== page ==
Woman Runs Over Cousin For Spurned Friend Request

A spurned Facebook friend request became the center of a family feud that led a Long Island woman literally driving over her cousin with a minivan. That left the victim with a shattered pelvis and broken leg in the middle of a busy road at night.

A spurned Facebook friend request became the center of a family feud that led a Long Island woman to literally drive over her cousin with a minivan.

The driver, Melanie Spanopoulos, actually hit her cousin twice with the vehicle after learning that her relative, Giselle Penagos, had gotten in contact with a man on Facebook who’d denied Melanie’s friend request, according to the New York Post.

Spanopoulos was charged with assault yesterday and released on a $20,000 bail. Penagos had to undergo emergency surgery for a shattered pelvis and broken leg on Monday. An unidentified man rescued her that morning and rushed her to her father’s house in Queens. A local policeman told the Post that if the unnamed good Samaritan hadn’t picked her up she could have gotten hit by another driver. Or she could have died of exposure because the temperature was close to zero.

Spanopoulos learned that Penagos gotten in touch with the guy on Facebook while the two women were driving home from a bar; he’d accepted Penagos’ friend request after denying one from Spanopoulous. She pulled over the van to focus on arguing, and Penagos got out. Peagos refused to get back into the vehicle, and Spanopoulos leapt out of the car and started wrestling with her cousin. Then Spanopoulosgot back into the minivan and ran over her cousin once, put the vehicle in reverse and hit Penagos a second time.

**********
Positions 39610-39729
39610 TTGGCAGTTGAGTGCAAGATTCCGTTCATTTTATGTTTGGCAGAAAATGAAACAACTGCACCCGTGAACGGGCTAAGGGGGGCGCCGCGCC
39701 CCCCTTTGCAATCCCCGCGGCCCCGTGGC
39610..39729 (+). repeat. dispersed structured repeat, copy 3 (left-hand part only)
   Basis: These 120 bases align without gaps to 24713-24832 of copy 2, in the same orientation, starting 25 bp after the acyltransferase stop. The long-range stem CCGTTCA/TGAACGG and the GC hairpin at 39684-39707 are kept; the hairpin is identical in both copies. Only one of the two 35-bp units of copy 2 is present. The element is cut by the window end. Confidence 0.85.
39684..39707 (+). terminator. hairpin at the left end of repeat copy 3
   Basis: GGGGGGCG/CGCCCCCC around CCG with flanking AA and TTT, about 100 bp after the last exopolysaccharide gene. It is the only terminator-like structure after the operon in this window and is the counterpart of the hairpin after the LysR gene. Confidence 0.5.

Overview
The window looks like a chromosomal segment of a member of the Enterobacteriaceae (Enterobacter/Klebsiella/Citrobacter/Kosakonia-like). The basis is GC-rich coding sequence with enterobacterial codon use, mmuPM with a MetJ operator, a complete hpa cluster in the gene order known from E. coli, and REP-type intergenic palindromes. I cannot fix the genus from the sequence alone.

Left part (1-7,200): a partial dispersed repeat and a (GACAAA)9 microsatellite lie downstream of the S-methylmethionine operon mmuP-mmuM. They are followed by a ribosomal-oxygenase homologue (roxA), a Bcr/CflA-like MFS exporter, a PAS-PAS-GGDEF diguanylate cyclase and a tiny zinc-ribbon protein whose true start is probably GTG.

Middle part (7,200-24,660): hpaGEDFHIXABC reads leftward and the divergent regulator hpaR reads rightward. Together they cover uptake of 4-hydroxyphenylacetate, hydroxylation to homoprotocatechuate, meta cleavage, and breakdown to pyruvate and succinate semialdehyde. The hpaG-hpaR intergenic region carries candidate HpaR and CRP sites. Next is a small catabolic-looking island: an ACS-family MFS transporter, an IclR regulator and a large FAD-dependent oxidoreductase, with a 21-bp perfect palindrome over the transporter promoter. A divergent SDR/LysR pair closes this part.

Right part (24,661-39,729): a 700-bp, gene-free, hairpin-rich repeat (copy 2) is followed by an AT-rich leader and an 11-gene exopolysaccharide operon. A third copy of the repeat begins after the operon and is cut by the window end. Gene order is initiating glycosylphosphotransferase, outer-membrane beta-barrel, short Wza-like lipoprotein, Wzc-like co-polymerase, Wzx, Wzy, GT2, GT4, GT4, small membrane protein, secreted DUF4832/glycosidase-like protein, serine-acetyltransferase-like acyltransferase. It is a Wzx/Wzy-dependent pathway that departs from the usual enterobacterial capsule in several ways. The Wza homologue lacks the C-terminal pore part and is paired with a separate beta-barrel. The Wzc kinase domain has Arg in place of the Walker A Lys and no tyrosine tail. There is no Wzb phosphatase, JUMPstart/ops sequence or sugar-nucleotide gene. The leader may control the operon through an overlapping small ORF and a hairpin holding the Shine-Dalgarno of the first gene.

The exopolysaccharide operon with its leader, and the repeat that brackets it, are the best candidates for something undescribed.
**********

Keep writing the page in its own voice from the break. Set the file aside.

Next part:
Now Facebook itself didn’t cause this conflict, but rather allowed these two girls to attempt to contact the gentleman when they might not have otherwise. Jealousy really started this family feud, and it’s very likely the girls may have had spats in the past that would have increased tensions between them. It’s tragic how frequently people overreact to things involving the social network and get violent.

Unfortunately, the more entrenched the social network gets in people’s daily routines, the more emotional people seem to get about the site, and they’re not always expressing happy feelings. Other than continuing to release statements expressing regrets and cautions on how to use Facebook, I can’t think of anything the company could do to prevent these violent incidents from happening and risking unwanted negative publicity. Do you have any ideas on how to address this problem?